A commentary on “The greenhouse-gas footprint of natural gas in shale formations” by R.W. Howarth, R. Santoro, and Anthony Ingraffea
Natural gas is widely considered to be an environmentally cleaner fuel than coal because it does not produce detrimental by-products such as sulfur, mercury, ash and particulates and because it provides twice the energy per unit of weight with half the carbon footprint during combustion. These points are not in dispute. However, in their recent publication in Climatic Change Letters, Howarth et al. (2011) report that their life-cycle evaluation of shale gas drilling suggests that shale gas has a larger GHG footprint than coal and that this larger footprint “undercuts the logic of its use as a bridging fuel over the coming decades”. We argue here that their analysis is seriously flawed in that they significantly overestimate the fugitive emissions associated with unconventional gas extraction, undervalue the contribution of “green technologies” to reducing those emissions to a level approaching that of conventional gas, base their comparison between gas and coal on heat rather than electricity generation (almost the sole use of coal), and assume a time interval over which to compute the relative climate impact of gas compared to coal that does not capture the contrast between the long residence time of CO2 and the short residence time of methane in the atmosphere. High leakage rates, a short methane GWP, and comparison in terms of heat content are the inappropriate bases upon which Howarth et al. ground their claim that gas could be twice as bad as coal in its greenhouse impact. Using more reasonable leakage rates and bases of comparison, shale gas has a GHG footprint that is half and perhaps a third that of coal.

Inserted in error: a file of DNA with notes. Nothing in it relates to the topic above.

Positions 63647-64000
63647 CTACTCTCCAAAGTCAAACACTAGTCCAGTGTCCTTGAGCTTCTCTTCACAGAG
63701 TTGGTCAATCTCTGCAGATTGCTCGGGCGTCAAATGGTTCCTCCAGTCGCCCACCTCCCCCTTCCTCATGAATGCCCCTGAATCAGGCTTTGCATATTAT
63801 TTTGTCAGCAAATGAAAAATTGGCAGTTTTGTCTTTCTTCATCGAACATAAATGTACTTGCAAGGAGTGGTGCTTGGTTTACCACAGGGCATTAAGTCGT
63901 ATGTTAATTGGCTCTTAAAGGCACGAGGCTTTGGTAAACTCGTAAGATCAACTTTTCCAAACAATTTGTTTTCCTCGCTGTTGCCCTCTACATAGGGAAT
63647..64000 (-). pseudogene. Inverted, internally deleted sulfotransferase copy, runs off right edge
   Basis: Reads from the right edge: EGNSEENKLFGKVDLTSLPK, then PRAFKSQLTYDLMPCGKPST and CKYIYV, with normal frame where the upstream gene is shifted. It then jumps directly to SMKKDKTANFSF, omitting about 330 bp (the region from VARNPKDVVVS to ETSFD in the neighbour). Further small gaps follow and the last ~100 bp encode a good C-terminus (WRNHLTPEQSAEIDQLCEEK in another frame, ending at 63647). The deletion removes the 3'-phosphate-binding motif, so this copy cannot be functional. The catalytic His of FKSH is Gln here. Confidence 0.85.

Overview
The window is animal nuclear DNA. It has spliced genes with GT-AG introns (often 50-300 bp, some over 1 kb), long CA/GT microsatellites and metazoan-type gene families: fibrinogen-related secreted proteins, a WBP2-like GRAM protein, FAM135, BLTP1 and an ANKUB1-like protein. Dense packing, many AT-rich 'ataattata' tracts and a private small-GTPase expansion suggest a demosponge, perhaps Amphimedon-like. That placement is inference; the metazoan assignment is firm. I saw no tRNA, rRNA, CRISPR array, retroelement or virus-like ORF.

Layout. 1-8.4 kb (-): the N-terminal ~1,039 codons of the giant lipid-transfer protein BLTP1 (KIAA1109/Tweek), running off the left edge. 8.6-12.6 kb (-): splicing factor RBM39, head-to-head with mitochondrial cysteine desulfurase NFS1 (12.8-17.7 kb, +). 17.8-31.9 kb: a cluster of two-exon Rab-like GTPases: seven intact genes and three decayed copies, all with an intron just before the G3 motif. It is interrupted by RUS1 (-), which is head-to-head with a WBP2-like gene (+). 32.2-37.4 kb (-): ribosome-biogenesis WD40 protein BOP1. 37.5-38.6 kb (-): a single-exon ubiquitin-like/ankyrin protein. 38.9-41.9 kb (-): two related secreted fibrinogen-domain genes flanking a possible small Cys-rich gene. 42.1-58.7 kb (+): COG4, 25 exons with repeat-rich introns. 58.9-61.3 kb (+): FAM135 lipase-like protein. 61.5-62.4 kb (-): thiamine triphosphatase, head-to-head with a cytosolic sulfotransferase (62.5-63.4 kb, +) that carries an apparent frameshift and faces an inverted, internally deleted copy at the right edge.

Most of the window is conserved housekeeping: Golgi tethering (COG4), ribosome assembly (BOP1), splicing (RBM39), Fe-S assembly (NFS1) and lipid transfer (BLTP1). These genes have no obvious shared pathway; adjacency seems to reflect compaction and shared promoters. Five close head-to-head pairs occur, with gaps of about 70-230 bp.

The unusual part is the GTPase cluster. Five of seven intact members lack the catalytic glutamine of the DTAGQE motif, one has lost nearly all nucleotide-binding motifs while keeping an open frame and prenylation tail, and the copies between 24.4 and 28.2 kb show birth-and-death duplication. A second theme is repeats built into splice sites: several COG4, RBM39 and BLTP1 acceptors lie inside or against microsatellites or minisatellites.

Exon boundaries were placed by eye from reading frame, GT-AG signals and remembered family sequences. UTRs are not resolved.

- A commentary on “The greenhouse-gas footprint of natural gas in shale formations” by R.W. Howarth, R. Santoro, and Anthony Ingraffea
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Volume 113, Issue 2 , pp 525-535
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- 1. Department of Earth and Atmospheric Sciences, Cornell University, Ithaca, NY, 14853, USA
- 2. Electric Software, Inc, Caroline, NY, USA
- 3. Department of Chemical and Biological Engineering, Cornell University, Ithaca, NY, 14853, USA